Property a good bet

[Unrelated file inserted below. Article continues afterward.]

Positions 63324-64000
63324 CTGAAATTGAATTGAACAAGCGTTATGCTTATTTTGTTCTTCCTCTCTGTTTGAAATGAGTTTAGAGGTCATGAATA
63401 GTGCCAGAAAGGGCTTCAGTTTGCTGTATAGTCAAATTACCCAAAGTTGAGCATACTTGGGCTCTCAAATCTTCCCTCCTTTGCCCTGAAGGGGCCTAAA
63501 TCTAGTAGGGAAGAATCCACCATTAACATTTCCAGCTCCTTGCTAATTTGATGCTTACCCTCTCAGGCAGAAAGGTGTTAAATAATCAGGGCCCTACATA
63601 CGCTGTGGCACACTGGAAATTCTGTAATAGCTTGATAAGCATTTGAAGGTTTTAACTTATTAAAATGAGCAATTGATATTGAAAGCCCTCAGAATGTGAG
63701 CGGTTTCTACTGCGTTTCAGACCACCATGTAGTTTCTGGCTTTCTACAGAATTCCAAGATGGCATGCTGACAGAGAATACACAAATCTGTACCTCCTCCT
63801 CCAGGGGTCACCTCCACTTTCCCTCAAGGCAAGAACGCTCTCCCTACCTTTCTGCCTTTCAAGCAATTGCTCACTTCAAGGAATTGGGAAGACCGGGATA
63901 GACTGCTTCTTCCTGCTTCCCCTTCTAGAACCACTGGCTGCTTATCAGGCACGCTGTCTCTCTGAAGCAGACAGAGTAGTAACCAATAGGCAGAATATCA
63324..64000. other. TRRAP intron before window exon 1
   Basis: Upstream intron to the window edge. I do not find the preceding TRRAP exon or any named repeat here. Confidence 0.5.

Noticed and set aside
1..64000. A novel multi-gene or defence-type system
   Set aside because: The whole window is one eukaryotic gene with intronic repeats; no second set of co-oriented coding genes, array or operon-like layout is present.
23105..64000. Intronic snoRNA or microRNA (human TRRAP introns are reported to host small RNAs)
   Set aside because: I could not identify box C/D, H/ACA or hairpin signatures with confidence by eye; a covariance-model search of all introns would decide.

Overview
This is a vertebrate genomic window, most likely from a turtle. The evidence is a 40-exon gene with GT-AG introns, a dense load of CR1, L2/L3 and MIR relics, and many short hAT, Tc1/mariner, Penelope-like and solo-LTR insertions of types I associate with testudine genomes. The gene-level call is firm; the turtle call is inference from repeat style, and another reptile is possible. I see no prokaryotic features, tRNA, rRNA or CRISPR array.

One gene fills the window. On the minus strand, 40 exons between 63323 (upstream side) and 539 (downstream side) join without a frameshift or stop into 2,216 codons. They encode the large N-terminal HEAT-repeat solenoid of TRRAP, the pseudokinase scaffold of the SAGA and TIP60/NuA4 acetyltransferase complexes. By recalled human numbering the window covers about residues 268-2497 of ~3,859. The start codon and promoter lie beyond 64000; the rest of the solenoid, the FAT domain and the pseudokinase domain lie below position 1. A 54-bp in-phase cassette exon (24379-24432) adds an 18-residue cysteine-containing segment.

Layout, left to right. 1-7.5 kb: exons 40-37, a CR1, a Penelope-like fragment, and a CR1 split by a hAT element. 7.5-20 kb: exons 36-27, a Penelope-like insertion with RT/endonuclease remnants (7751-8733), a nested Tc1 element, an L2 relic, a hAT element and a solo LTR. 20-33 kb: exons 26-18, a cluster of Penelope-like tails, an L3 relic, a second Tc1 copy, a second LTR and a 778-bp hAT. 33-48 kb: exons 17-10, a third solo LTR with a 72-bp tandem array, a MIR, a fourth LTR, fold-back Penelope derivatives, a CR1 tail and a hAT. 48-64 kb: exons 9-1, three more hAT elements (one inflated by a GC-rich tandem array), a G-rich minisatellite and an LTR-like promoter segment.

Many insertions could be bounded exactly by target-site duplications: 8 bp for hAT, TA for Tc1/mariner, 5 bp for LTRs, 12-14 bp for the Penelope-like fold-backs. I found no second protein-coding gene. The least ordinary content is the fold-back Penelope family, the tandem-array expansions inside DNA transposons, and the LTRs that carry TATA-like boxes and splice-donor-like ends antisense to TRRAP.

first_img Facebook Twitter: @NeosKosmos Instagram The way the economy has developed this year is confusing for people, especially with the property market. When it comes to property, it’s usually the case that either prices are rising so people can’t get into the market; or prices are falling and so home buyers are holding-out, waiting to get in at a low price. But the current market is creating pain for both groups. If you’re in the market, you are in a cycle of rising interest rates and in many cases, an equal cycle of falling property values. However, this comes at a time when there is a tightening of credit policy at all the major lenders. So a home buyer is being scrutinised much more closely for their ability to repay than they were six years ago. At the same time, a flat property market – where capital city house prices have fallen 1.5 per cent in a year – still doesn’t create bargains for buyers. In fact, many analysts estimate our housing market is over valued. The OECD says Australian property values are 34 per cent inflated. My tip is this: this is not a time to be thinking about a buyers market or a sellers market. Currently, we are in a lender’s market. Banks are taking applications for mortgages on a person-by-person basis, they’re looking for good repayment ability, they’re wanting 20 per cent deposit and they are building in a margin for more rate rises. So, the amount the banks will lend is actually the market. In this situation, I suggest you get expert advice from a mortgage broker who can take a look at your situation and plan for the best outcome – and then buy what you can and not wait for interest rates to drop or for property prices to drop further. There’s no point. The tightened lending criteria is here to stay for a while and so the banks are making the market. There’s no more of the old market where you go down the road and get a loan for $50,000 more: they’re all working off the same song sheet. The property market in this country creates steady returns so long as you see it in 10-year terms. If you’re prepared to be in the market, the gains will be there – 7 to 8 per cent per annum, historically – but you must be in the market. Social demographer Bernard Salt says that Generation Y home buyers will rescue this property market because they are not affected by “post-GFC malaise”. They also don’t recall a time when you could get a mortgage with a five per cent deposit. They think 20 per cent is normal, so they are saving. The banks will reward this approach, so best of luck to the Gen Ys.In the meantime, we can learn from this: get advice and then be in the market – time will take care of your investmentlast_img read more